Thursday, January 17, 2019

Trump is still winning 2020. Why don't Democrats understand the basics of the U.S. government?

I don't really think that focusing on the 2020 Presidential race is a good idea for Democrats. Nonetheless, it is already a focus of the press.

It is interesting to watch the various Democratic politicians throw their proverbial hats into the 2020 Presidential election ring. And it's fun to ruminate about that election in the context of Donald Trump's disapproval rating in the polls.

Various headlines indicate polls showing that Donald Trump has at the national level a 40%±  approval rating and a 56%± disapproval rating. So a good, lefty Democrat has a chance to beat him in 2020. Right? Not really.

(If you don't understand that it doesn't matter what the nation-wide majority thinks, please read the post When your government is not now and never has been a democracy, you are a United States citizen.)

Right now, polls indicate that Trump is not "disapproved" by a majority of those polled in states with 258 Electoral College votes. Absent some major negative event, he could win in those states in 2020 no matter who the Democrats nominate. And he needs to not be "disapproved" in enough states to win just 12 more Electoral College votes.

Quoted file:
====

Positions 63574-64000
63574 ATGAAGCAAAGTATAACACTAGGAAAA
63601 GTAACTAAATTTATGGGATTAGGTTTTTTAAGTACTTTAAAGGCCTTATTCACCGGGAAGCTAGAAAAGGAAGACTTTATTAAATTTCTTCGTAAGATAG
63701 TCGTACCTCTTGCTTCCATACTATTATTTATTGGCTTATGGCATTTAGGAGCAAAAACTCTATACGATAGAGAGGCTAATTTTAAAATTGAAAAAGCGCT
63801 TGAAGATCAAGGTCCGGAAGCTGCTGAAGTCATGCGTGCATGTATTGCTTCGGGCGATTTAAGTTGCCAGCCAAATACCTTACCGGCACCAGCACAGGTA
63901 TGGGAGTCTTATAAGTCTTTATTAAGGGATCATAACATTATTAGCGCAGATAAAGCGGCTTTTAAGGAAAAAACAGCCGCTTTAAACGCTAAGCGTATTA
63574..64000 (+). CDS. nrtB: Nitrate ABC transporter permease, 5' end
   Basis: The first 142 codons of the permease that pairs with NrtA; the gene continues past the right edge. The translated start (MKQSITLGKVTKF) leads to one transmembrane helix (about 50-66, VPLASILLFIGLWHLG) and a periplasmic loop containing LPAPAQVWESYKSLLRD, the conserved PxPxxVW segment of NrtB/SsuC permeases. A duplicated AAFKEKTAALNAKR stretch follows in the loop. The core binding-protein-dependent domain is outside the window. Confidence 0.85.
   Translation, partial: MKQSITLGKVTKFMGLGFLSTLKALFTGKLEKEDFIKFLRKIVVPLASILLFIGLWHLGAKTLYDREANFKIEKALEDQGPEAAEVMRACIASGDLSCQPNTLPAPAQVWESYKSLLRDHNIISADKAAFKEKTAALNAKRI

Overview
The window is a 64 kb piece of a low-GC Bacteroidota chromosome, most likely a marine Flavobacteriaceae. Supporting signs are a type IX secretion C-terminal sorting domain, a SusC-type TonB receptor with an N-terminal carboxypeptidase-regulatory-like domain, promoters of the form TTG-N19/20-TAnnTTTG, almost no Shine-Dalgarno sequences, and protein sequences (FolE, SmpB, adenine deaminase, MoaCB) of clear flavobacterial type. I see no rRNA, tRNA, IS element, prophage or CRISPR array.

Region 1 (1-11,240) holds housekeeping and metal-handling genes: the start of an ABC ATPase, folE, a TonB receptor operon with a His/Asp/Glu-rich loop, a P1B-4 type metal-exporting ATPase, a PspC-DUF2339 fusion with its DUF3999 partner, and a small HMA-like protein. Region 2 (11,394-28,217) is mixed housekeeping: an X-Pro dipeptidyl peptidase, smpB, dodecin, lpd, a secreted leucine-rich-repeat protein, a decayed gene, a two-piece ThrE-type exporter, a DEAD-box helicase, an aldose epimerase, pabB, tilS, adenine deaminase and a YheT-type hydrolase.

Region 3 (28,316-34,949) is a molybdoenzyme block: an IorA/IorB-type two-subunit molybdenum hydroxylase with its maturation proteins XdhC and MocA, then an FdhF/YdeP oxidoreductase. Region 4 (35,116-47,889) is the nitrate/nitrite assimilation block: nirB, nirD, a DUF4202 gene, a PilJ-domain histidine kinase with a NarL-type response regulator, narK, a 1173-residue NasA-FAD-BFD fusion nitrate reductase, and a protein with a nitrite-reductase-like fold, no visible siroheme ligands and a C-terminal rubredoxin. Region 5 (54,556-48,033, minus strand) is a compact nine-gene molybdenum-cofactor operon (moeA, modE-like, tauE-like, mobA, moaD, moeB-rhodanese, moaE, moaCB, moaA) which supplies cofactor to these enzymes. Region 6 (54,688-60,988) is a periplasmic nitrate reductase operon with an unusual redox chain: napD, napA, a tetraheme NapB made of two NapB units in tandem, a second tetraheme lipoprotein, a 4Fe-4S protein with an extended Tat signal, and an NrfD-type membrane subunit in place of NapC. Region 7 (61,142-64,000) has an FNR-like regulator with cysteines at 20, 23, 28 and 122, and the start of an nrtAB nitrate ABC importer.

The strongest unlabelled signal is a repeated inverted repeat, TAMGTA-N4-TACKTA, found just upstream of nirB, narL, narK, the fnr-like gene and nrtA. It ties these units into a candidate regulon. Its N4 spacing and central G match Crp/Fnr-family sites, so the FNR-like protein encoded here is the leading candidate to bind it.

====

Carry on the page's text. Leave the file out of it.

Here's the lineup of surprising states in which he currently has a majority "disapproval" rating that he will have to campaign in to find enough Electoral Votes to win:

The inverse of that is that the Democratic nominee should have the potential to win a sufficient combination of those states to prevent Trump from getting his 12 Electoral College votes.

Of course, Trump currently is not "disapproved" by a majority of those polled in states like Ohio and Florida. A Democrat might win those states thereby beating Trump.

But if the Democrats nominate a candidate that cannot win in any of the listed states of Arkansas, Idaho, Indiana, North Carolina, North Dakota and West Virginia, then that candidate is not going to have an easy win against Trump absent a major event casting a negative light on Trump.

Who among these currently mentioned candidates (listed in last name alphabetical order) has a chance in those states: Joe Biden, Michael Bloomberg, Cory Booker, Sherrod Brown, Steve Bullock, Pete Buttigieg, Juli├ín Castro, John Delaney, Tulsi Gabbard, Eric Garcetti, Kirsten Gillibrand, Kamala Harris, John Hickenlooper, Eric Holder, Jay Inslee, John Kerry, Amy Klobuchar, Terry McAuliffe, Jeff Merkley, Beto O’Rourke, Richard Ojeda, Tim Ryan, Bernie Sanders, Howard Schultz, Eric Swalwell, Elizabeth Warren, and/or Andrew Yang?

Then again, Democrats could go "all in" on the preferences of their reliable policy-oriented base located in California and New York and not worry about how to win Arkansas, Idaho, Indiana, North Carolina, North Dakota and West Virginia against Trump. And Trump could win.

At some point it's got to start bothering Democrats that a reliable 40%± of Americans approve of Trump if only because the structure of the U.S. government requires occasionally winning in states like tiny Wyoming where Trump has a 64% approval rating - you know, the 573,720 folks in Wyoming who have the same number of U.S. Senators representing them as the 37,253,956 folks in California.

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